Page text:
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Monday, April 13, 2009

Zumbro Recap

So I had just finished my 6 mile treadmill run on Friday morning and was walking my cool down period when I thought, "hey... the 100k doesn't start until midnight tonight, so I could help with the roofing of my house all day, go to church, and STILL go and do the run!"

Of course I wasn't really prepared. I had not really been running as of late; by this I mean my monthly mileage from March to the present was about 25 miles TOTAL. And I had not replaced the miles I was not running with anything else other than television watching and some very casual weight lifting. I was REALLY not prepared.

But I made the drive and gave it a go.

Starting at the finish, I stopped at 27.7 miles, which is approximately 44.7% of the 100k. 27.7 miles is what happens when one does a complete loop, plan on stopping, but then feel like one may as well do the easy first section to not look completely foolish. I think it was about 7:20a when I reached the start/finish aid station and dropped, but quite frankly I wasn't wearing a watch so it might have been 7:40a.

I felt pretty darn good when I stopped. My knees and hips were definitely sore at the time, and I hadn't cut my toenails so my toes were hurting a bit from jamming the front of my shoes.

So why did I stop?

1). I was woefully unprepared and felt that an untrained 27.7 miles from which I would hopefully recover quickly was better than pushing it too much and risking injury or too much extra time off recovering.

2). I knew I could still finish it or at least go quite a bit further just walking/minimal running, but quite honestly, didn't really feel like spending all day to finish.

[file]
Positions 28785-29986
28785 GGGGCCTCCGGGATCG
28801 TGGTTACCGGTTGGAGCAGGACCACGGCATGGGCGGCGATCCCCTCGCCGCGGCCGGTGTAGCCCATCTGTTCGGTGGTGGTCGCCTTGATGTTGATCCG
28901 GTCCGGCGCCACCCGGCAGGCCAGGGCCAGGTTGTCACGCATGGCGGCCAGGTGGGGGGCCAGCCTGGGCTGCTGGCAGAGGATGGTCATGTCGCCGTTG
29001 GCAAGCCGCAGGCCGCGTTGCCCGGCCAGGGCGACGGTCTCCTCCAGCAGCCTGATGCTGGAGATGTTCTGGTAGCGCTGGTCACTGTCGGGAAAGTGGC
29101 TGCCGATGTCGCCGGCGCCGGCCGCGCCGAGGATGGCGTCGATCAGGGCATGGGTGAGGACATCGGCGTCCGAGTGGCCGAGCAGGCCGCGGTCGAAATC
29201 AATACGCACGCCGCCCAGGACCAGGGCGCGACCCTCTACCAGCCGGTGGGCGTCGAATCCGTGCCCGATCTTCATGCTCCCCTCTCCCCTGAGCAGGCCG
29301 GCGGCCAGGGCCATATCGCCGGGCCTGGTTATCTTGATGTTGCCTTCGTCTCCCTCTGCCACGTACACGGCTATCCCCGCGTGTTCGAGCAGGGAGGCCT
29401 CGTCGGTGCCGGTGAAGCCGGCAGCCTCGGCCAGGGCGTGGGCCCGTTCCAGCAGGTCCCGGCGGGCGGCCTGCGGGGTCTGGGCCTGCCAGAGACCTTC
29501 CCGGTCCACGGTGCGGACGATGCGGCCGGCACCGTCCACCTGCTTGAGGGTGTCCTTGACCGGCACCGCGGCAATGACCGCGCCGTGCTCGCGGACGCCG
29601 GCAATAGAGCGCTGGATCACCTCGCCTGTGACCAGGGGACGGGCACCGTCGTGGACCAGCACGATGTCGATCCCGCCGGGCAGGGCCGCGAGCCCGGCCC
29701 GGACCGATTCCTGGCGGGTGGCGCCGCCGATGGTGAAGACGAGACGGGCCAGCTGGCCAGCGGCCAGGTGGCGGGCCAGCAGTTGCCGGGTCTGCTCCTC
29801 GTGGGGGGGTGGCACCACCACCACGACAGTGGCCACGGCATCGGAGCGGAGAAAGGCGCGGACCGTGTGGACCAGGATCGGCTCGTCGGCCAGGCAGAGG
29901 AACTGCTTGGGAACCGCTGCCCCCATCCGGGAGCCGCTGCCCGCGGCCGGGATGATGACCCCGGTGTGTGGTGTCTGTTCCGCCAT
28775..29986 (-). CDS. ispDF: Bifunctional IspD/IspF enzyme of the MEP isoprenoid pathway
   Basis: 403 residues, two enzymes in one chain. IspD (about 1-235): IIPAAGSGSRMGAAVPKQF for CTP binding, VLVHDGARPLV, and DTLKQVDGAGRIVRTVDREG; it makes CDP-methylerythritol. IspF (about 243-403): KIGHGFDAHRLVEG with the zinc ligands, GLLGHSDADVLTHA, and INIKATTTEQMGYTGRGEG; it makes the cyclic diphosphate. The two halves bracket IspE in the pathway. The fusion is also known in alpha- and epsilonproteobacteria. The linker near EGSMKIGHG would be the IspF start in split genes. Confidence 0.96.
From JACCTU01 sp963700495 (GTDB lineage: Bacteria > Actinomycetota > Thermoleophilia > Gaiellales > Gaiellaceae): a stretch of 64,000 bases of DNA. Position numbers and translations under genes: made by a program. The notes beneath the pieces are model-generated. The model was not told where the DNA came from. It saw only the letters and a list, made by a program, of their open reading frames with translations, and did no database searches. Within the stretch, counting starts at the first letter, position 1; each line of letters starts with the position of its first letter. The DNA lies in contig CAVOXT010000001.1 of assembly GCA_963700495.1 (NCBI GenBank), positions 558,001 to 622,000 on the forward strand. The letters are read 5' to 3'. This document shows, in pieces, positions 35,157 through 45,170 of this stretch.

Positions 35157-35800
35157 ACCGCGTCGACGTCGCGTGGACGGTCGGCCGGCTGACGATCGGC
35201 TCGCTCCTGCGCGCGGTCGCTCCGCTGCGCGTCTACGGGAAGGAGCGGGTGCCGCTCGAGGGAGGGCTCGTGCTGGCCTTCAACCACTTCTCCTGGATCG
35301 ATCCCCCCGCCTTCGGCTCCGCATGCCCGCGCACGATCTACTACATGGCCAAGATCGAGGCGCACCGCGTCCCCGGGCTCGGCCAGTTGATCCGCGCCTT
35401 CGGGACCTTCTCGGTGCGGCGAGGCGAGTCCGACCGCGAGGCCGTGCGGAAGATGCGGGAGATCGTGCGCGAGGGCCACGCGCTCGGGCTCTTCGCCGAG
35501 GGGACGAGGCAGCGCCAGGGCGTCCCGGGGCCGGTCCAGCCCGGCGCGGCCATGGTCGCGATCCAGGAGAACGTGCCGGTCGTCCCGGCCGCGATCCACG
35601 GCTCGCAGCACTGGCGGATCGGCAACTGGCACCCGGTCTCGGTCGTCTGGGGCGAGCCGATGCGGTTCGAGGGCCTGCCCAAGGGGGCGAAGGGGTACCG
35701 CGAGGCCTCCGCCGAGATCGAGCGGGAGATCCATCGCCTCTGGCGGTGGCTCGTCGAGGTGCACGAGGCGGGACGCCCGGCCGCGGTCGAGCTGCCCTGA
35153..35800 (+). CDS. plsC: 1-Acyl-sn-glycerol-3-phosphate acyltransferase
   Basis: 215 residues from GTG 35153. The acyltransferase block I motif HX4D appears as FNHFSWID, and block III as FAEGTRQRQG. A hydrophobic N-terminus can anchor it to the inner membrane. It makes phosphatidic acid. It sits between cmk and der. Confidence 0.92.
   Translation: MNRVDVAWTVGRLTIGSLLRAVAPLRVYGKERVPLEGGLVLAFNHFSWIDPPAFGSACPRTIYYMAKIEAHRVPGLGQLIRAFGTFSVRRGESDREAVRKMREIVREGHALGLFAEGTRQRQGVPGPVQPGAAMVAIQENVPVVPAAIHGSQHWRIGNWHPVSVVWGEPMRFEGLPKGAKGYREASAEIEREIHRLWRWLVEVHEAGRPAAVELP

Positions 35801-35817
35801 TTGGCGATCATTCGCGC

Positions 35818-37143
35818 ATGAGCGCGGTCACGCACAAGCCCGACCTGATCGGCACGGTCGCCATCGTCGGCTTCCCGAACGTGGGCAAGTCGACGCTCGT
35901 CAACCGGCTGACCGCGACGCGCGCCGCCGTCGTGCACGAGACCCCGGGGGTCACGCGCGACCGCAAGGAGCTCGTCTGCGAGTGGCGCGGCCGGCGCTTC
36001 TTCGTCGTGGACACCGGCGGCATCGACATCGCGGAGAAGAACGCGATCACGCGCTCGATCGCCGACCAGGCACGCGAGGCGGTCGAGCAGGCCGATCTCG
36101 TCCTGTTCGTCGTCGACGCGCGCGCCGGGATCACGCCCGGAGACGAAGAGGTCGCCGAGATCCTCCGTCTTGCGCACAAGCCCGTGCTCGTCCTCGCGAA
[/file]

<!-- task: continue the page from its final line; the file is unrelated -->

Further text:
I'm happy with my decision to go down and do the run and happy with my decision to stop when I did. 2 days later and I have no soreness. I was able to spend all day Saturday after the run and a 45 minute nap roofing the house and did about 5 miles of mountain biking last night.

I enjoyed the course and would definitely consider doing it again. It was a tough one. Anyone ever notice there aren't very many courses out there that DON'T include long tough ups and downs? Why isn't there a nice one with lots of rolling hills?


Londell said...

It was nice to see you and sounds like you made the right choice... As I said, I was dead at 20 miles and it was a slow pace... I agree, rolling hills would be a welcome course... but I feel better the day after conquering the hard courses.

SteveQ said...

Surf the Murph is all rolling hills... compared to the others. It was great seeing you out there; all of the 100 milers were thinking how much it would suck to have to do the course without having seen it in daylight like the 100Kers did. Did you actually get to see the course?

Wayne said...

Nice to see you out there, Diane. Now you know what to expect for next year! :)

Diane said...

I really only saw the first 5.7 mile loop in the daylight. I arrived to the start/finish right around 6am and was able to leave without daylight broken and no headlamp needed. Never did see the big loop, though. I found it very interesting starting the run at midnight; in fact, I think I liked it.